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Fort Campbell responds to WMD attack during training exercise

 

A suspicious package is found outside the headquarters of the 101st Airborne Division… The call goes out… Emergency crews and first responders are mobilized… A second package is found. White powder… 21 soldiers may be injured … or have been contaminated… Facts are slowly coming in… The area is cordoned off… A decontamination station is setup… EOD responds…

This was training but it could have easily been real

This was just training, but it could have easily been real

If this were a real world situation and the emergency responders at Fort Campbell were not properly trained, confusion would be the order of the day. But due to realistic training exercises like the one held today, they are indeed ready to handle a real world WMD situation anywhere on the military base.

Danny Green served the role of the Site Coordinator. He also serves as the Emergency Manager for Fort Campbell. He explained that this is an ongoing exercise involving the Southeast Homeland Security Region, complete with fake intelligence. “It (the exercise) tests the emergency responders capabilities in a real world situation,” he said

In addition to the Fire Department other organizations across Fort Campbell were taking part included CID; the military police (MP); Directorate of Plans, Training, Mobilization and Security(DPTMS); Explosive Ordnance Disposal (EOD), the Public Affairs Office (PAO), Blanchfield Army Community Hospital (BACH), and of course lets not forget the soldiers serving as the victims.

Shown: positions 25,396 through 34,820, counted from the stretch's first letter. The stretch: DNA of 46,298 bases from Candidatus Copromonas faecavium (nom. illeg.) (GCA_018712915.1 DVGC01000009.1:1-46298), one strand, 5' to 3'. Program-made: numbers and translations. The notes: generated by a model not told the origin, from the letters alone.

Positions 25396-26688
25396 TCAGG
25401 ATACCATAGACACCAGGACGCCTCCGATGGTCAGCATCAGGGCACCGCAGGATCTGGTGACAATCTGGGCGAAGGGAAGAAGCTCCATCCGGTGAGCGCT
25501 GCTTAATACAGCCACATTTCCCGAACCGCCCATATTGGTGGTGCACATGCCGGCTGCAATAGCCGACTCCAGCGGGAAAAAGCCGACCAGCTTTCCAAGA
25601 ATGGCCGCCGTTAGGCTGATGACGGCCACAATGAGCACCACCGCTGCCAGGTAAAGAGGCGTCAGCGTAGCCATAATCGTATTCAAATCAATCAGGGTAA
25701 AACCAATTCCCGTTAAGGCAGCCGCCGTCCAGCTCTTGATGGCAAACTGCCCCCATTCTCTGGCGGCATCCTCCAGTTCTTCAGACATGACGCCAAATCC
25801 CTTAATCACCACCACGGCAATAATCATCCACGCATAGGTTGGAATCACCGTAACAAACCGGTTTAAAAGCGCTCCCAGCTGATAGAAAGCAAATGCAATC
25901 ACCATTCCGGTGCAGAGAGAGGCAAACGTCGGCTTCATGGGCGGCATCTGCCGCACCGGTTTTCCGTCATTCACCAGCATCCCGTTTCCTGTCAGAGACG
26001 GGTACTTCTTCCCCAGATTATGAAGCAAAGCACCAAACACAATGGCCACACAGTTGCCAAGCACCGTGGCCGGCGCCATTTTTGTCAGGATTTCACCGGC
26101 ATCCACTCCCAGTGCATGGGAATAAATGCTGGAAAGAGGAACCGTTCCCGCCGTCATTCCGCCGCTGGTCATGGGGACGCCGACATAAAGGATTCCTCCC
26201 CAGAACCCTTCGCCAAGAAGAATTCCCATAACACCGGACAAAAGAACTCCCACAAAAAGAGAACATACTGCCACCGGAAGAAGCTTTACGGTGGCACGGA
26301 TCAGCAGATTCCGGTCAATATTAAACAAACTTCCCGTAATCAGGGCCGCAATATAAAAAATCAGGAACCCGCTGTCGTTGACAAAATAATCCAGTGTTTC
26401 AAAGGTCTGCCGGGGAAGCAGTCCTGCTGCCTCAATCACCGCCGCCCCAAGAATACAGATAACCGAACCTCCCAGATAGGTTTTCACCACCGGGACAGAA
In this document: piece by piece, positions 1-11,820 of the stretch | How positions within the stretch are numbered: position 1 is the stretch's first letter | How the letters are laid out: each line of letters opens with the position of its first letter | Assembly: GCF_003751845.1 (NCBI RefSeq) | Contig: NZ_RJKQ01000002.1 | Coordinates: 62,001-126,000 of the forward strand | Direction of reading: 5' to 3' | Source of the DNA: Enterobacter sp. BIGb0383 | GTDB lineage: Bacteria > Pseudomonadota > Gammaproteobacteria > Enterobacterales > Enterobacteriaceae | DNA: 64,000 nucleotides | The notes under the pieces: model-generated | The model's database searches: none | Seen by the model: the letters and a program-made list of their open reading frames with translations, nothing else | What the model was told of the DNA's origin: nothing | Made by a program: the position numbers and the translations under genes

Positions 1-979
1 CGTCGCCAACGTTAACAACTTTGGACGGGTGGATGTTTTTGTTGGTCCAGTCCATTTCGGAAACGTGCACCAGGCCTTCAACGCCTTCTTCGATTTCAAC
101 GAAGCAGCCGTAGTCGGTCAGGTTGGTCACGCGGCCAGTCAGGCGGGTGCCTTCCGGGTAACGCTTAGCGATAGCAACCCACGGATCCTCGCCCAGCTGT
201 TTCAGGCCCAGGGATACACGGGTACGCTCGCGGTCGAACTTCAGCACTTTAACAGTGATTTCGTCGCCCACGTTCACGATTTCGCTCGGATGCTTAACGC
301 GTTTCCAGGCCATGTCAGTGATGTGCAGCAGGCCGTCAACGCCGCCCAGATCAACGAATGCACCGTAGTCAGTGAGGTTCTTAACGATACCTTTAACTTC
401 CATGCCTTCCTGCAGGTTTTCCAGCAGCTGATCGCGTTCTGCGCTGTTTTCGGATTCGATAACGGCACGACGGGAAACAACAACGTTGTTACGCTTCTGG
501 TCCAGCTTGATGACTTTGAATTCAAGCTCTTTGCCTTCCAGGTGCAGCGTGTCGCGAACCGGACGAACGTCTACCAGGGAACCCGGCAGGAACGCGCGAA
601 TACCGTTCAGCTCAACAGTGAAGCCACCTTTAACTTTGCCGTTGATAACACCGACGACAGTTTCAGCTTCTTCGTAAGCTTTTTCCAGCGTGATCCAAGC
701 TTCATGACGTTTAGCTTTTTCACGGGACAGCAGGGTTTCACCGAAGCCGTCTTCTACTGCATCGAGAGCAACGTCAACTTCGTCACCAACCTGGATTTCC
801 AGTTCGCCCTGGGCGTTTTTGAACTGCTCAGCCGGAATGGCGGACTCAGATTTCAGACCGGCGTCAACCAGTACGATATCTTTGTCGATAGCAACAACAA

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Major Reyman, the Director of Emergency Services for Fort Campbell

Major Reyman the Director of Emergency Services for Fort Campbell explained that the real work begins after the exercise is completed with the after action review. They will go over the lessons learned and modify how they respond to future incidents of this nature. “I am happy with the initial response,” he said, “Any time you can conduct training, it’s a good thing.”

Patrick Crane, Incident Commander

Patrick Crane, Incident Commander

Patrick Crane the incident commander highlighted the compressed nature of exercises such as this and pointed out that what happens during an exercise in minutes would likely take hours in a real situation. He felt that there was good coordination between the various organizations involved in the exercise. But as he pointed out, “You always find something that you could have done better.”

In the end realistic exercises such as this one helps the emergency preparedness of the various military organizations which are charged with protecting those who protect us on a daily basis.


About Bill Larson

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